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J Clin Psychol. 2004 Oct;60(10):1011-25.

General practice, primary care, and health service psychology: concepts, competencies, and the Combined-Integrated model.

Author information

1
Department of Graduate Psychology, James Madison University, Harrisonburg, VA 22807, USA. schulttj@jmu.edu

Abstract

The profession of psychology is being impacted profoundly by broader changes within the national system of health care, as mental and behavioral health services are being recognized as essential components of a comprehensive, preventive, and cost-efficient primary care system. To fully define and embrace this role, the discipline of professional psychology must develop a shared disciplinary identity of health service psychology and a generalized competency-based model for doctoral education and training. This very framework has been adopted by Combined-Integrated (C-I) doctoral programs in professional psychology, which train across the practice areas (clinical, counseling, and school psychology) to provide a general and integrative foundation for their students. Because C-I programs produce general practitioners who are competent to function within a variety of health service settings, this innovative training approach has great potential to educate and train psychologists for a changing health care marketplace.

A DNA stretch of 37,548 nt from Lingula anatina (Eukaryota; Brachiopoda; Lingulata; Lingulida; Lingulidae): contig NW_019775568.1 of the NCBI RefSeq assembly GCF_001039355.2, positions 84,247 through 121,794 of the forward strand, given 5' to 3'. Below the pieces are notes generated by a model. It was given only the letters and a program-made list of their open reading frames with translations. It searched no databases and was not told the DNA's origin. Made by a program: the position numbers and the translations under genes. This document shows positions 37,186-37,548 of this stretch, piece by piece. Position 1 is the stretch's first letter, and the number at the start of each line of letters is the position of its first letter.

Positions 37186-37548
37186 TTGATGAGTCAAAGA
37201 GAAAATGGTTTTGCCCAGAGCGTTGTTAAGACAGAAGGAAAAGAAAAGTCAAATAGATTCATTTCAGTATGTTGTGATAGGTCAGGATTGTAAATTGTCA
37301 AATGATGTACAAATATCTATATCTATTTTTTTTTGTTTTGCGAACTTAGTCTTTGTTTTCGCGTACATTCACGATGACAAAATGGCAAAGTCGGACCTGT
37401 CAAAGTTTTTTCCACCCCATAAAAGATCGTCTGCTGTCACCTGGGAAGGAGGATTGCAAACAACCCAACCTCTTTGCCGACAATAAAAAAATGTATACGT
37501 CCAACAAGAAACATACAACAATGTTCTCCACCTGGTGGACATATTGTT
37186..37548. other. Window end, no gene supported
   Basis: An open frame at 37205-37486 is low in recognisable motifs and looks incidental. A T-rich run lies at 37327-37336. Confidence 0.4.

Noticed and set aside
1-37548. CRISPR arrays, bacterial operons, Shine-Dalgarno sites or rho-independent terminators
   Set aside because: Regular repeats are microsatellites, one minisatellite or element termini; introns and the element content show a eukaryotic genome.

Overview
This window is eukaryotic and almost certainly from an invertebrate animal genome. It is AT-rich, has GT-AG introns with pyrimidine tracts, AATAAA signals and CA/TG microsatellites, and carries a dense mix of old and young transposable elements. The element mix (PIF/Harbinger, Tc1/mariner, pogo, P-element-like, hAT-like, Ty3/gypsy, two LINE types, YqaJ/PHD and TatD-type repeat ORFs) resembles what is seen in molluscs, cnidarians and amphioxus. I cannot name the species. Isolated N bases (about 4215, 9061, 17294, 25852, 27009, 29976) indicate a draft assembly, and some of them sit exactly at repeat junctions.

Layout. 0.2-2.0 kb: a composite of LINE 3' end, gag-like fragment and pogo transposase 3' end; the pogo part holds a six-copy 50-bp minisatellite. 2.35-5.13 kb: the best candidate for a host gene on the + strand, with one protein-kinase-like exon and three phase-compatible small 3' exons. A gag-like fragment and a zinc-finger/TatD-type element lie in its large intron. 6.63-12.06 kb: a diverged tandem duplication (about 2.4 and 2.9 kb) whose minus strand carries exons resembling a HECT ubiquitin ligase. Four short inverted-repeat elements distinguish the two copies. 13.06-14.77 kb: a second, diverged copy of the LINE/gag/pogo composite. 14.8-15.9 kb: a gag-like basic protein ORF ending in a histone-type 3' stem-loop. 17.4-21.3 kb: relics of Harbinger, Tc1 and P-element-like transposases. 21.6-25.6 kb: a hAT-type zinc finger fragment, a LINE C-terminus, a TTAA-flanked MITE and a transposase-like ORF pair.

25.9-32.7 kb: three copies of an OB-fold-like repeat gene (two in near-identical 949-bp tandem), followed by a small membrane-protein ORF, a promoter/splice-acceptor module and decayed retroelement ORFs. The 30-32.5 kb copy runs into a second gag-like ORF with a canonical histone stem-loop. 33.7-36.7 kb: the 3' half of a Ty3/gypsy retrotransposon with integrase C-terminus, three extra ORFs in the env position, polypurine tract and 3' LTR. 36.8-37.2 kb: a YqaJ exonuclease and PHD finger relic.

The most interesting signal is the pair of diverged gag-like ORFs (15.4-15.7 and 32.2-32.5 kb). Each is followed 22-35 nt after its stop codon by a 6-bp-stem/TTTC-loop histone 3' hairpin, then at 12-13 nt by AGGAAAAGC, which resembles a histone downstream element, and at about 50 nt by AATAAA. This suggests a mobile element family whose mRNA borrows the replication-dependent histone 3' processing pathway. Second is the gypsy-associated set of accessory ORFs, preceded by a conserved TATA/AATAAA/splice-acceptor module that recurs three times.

PMID:
15372459
DOI:
10.1002/jclp.20032
[Indexed for MEDLINE]

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